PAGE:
By Libba Bray
Yesterday I said
I may or may not also review some of the works that made it onto the (Tiptree) Honor Lists and the Long Lists; the limiting factors are time, my puckish whimsy, and whether or not anyone sees fit to sponsor those reviews.
It turns out another factor is “James wrote this review before deciding to do the Tiptree Reviews and does not care to sit on it for a year.” Also, puckish whimsy!
It’s completely unfair to the books I review but … I must admit that how favourably I react to a book can depend a lot on the circumstances in which I encounter it. Case in point: Libba Bray’s 2011 novel Beauty Queens.
The novel opens with fifty contestants plus ancillary personnel on their way to the Miss Dream Teen beauty contest. Fear not that you will have to keep a bewildering array of names straight: the plane crashes on page three. Of the fifty contestants, thirteen  survive. Of their chaperons and other support personnel, none survive. A baker’s dozen of contestants are lost on a deserted island, far from help, left to their own devices, with only the wreckage of the plane and the skills they brought with them to help them survive.
Did I say “deserted island”? Make that “seemingly deserted island.”
The Miss Dream Teen contest and the Corporation behind it would prefer that the contestants (and women everywhere) think of themselves as defined by their physical attractiveness; this would promote the sale of vast quantities of supposedly beauty-enhancing products. Each of the survivors (and presumably the dead girls as well) has her own reasons for appearing to adhere to the Corporation’s ideals, In fact, none of them, not even the ones who actually buy into what the Corporation is selling, are as limited as the Corporation would like them to believe. This is convenient for the reader, as a novel about thirteen teens starving to death would be distressing. It is also convenient for the teens, as actually starving to death would be even more distressing.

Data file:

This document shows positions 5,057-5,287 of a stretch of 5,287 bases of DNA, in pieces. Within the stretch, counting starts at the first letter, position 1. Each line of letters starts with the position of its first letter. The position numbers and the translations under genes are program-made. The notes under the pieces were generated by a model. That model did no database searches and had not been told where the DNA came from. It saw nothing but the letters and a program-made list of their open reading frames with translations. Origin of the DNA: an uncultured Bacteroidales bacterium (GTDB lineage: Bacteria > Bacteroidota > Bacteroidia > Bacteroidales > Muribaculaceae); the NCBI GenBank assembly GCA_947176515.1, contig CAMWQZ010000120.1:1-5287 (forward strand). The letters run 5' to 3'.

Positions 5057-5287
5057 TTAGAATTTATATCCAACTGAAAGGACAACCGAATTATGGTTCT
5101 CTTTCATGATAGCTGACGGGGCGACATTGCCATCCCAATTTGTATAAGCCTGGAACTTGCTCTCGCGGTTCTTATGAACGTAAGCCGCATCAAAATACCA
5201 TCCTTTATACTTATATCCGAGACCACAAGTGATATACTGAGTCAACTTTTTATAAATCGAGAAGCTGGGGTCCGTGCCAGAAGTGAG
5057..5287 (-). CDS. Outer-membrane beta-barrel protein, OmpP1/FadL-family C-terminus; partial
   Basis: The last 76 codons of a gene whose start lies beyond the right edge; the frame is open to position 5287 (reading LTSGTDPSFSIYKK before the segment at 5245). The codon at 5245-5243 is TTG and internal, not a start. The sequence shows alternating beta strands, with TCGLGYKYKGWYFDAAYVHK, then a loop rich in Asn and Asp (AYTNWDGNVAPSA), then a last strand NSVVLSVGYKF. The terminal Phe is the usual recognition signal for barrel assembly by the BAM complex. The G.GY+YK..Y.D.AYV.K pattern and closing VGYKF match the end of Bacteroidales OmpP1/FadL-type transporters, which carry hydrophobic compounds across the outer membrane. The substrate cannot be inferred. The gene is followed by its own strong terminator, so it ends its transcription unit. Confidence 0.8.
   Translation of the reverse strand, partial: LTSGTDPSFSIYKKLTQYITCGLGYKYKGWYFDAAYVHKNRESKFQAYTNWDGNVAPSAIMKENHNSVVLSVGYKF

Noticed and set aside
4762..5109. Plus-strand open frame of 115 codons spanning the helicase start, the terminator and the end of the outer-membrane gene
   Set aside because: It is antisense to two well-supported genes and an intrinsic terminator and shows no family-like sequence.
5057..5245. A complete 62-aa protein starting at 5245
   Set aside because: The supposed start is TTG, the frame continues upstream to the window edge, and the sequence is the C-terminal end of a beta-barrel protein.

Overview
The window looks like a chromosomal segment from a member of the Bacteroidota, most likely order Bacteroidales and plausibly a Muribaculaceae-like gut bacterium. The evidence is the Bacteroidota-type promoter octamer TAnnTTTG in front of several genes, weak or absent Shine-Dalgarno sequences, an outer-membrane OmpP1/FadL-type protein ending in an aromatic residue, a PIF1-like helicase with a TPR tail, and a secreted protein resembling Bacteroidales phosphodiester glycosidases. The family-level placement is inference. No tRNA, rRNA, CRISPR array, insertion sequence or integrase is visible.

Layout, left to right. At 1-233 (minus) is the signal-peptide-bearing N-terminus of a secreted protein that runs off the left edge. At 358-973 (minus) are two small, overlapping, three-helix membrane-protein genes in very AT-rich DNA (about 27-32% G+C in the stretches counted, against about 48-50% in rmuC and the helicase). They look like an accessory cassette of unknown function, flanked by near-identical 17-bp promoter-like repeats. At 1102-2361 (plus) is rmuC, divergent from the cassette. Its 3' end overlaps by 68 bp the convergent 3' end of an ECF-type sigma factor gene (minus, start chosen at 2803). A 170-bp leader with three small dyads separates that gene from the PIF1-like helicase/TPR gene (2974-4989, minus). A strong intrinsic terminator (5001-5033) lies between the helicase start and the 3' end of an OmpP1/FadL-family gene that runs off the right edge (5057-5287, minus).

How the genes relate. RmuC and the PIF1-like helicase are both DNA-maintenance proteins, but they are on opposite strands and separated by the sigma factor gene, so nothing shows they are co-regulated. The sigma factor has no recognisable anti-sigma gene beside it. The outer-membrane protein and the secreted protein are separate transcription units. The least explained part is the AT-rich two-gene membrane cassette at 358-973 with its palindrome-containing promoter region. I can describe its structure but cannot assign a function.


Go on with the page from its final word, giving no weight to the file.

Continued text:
Life on the island is not just survival and feminist consciousness-raising; the real problem facing the surviving girls isn’t the fact that they are marooned or that the Corporation gave up the search for them suspiciously quickly . The real issue is that the island the girls are marooned on is a volcanic island and as Jane Austen once said, “It is a truth universally acknowledged, that a desert island in possession of an extinct volcano, must be in want of a villain’s secret lair.”
The villain in this case is the Corporation itself, who, as much as they would like to perpetuate the patriarchy through the medium of the Miss Teen Dream contest, are even more determined to ensure none of the contestants reveal what the Corporation has hidden on the island.
The context: the first time I read this was towards the bottom of a stack of books I read for the Tiptree Award. I don’t know how much I can say about the actual process of judging that award before getting a stern glare from 2011 Chair Lynn Thomas — but I think I can say that, as rich as the Tiptree candidates were in terms of lyrical writing, incisive observation, and consciousness-raising prose, my capacity for laughter was not often called upon as I read my stack of books. Any farce, even one as bitterly sarcastic as this one, was a welcome relief.
In addition to making the 2011 Tiptree Honor List, Beauty Queens also was a 2011 Los Angeles Times Book Prize Finalist in Young Adult Literature, won the 2012 Audie Award Winner for Best Narration by the Author and got a 2012 Audie Award Nomination for Best Teen Audiobook.